3. Cut out any repeated highly emotional responses. Whether that’s a character who is constantly jumping for joy or a heroine who cries every time she sees a puppy. It just gets old. And diminishes the power behind the anticipation of an emotionally charged scene. I’ll give you an example. There was a very sad scene that I worked on when I was getting to the closing scenes of Seeing Through Stones. I had no idea, until Beth humorously pointed out to me, that I had Talia cry. Then cry again. Then more crying. And then crying her eyes out. By the time the scene finished, Talia had spent pages and pages weeping. Poor girl had be dehydrated and readers don’t want to have the emotional ride stolen from them. Funny thing is, after reworking the scene, my husband was reading that chapter and noted, “You know, that scene was incredibly sad. But...Talia never cries. I would have thought that at some point, she’d be sobbing.” Ha. I had over-edited! So back went in a moment and a half of tears. Yep. Still learning.
4. Cut out the kiss. Kiss. And Kiss again scenes. I really mean it on this one. How often can you make the kissing scene amazing? If you write one into your story. And be careful not to drop it in so soon that there’s nothing left to build up to. I know that a lot of writers are moving toward NA and college-aged characters. I am just a strong proponent of romantic scenes and moments that don’t steal the thunder from each other. Less is more. Really it is. Leave a little room for the imagination and keep the romance age-appropriate, being mindful of your audience.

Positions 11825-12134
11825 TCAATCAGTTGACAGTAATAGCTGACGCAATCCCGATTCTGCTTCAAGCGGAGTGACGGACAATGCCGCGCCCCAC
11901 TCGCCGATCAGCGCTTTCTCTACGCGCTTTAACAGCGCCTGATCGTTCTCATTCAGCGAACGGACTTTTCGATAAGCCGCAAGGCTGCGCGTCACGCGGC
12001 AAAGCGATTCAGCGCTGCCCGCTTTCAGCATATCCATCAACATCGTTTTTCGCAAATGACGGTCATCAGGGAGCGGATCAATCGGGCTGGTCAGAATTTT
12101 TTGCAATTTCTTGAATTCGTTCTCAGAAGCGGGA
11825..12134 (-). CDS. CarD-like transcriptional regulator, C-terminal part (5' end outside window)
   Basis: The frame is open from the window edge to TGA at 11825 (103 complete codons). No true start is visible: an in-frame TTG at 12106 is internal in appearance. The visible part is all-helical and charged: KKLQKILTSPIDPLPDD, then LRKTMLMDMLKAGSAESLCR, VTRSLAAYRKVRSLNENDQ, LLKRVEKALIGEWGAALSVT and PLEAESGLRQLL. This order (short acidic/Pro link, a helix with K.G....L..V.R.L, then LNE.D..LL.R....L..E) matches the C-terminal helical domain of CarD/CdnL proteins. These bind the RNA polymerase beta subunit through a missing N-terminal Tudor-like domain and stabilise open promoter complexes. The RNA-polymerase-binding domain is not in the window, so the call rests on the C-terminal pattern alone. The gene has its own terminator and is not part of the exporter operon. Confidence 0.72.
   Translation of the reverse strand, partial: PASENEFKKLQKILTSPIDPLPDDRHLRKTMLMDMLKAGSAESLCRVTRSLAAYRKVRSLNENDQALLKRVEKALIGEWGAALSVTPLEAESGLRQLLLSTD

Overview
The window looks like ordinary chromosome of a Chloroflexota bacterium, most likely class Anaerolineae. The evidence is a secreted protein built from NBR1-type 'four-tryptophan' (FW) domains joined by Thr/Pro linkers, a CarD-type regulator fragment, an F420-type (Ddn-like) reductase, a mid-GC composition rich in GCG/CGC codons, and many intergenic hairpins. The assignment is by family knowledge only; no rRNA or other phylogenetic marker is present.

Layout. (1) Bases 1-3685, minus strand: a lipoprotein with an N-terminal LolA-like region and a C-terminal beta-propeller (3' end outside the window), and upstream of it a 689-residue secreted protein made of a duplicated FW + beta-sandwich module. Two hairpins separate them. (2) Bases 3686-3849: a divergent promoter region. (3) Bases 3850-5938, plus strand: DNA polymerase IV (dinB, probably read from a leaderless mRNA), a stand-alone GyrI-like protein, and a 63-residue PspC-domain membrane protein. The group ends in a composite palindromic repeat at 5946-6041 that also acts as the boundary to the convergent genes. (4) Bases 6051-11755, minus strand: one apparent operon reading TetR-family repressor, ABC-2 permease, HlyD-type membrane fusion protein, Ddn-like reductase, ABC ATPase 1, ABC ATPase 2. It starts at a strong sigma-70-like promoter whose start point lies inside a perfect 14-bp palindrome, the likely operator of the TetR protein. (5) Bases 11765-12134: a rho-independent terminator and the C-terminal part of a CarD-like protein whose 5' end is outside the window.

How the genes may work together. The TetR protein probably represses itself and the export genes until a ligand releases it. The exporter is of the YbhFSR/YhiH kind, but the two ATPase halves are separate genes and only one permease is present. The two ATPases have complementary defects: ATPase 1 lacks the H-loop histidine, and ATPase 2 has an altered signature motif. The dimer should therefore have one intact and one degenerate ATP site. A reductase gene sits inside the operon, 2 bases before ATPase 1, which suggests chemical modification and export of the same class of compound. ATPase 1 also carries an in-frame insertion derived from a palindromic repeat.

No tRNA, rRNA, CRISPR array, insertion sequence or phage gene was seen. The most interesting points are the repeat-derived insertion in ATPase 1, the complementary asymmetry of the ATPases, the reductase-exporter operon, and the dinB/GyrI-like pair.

5. Finally, cut out the overuse of metaphors and poetic language. This one was probably the hardest for me, because I love a mean metaphor that encapsulates a character’s experience in a unique picture frame that no one has ever thought of before. But one per scene is enough. Overdo it, and it’s the same law of overkill that keeps rising. Less is more and more should we swept out the door. In the end, readers want a story. One that moves forward and takes the reader on a ride into a make-believe world. Muddy the road with too many “like a” and “as a” similes and a reader will forget what she was doing. And where you were trying to take her.
So I ask again, are you ready to do the hard work of writing? Because the easy part is pouring out thousands of word and scenes. Okay, that’s not easy, but it’s easier. The challenge comes when it’s time to edit. And rewrite. And delete. (I mean move to the deleted scenes file :) ) And rewrite some more. What you’ll find, and I know this comes with practice, when you courageously cut out scenes, characters, emotions, kisses, and metaphors, your story will breathe. And you’ll be able to find the holes where fresh scenes need to fill in the gaps of your story.
Believe me, it’s scary. Each time I started over, I had to take several deep breaths, pray down my fears and doubts, and trust that I alone knew my characters the best. Making me the best person to find their best journeys.
Are you ready. Set. Go. And in the words of my A-Mazing editor, Beth, “Be brave. And let it go.” The theme song from Frozen has been all over my life this year. Still love it!
Tell me, what challenges have you faced while editing? Do you have a “deleted pages” file? Did you shed any tears when you had to cut something out of your story?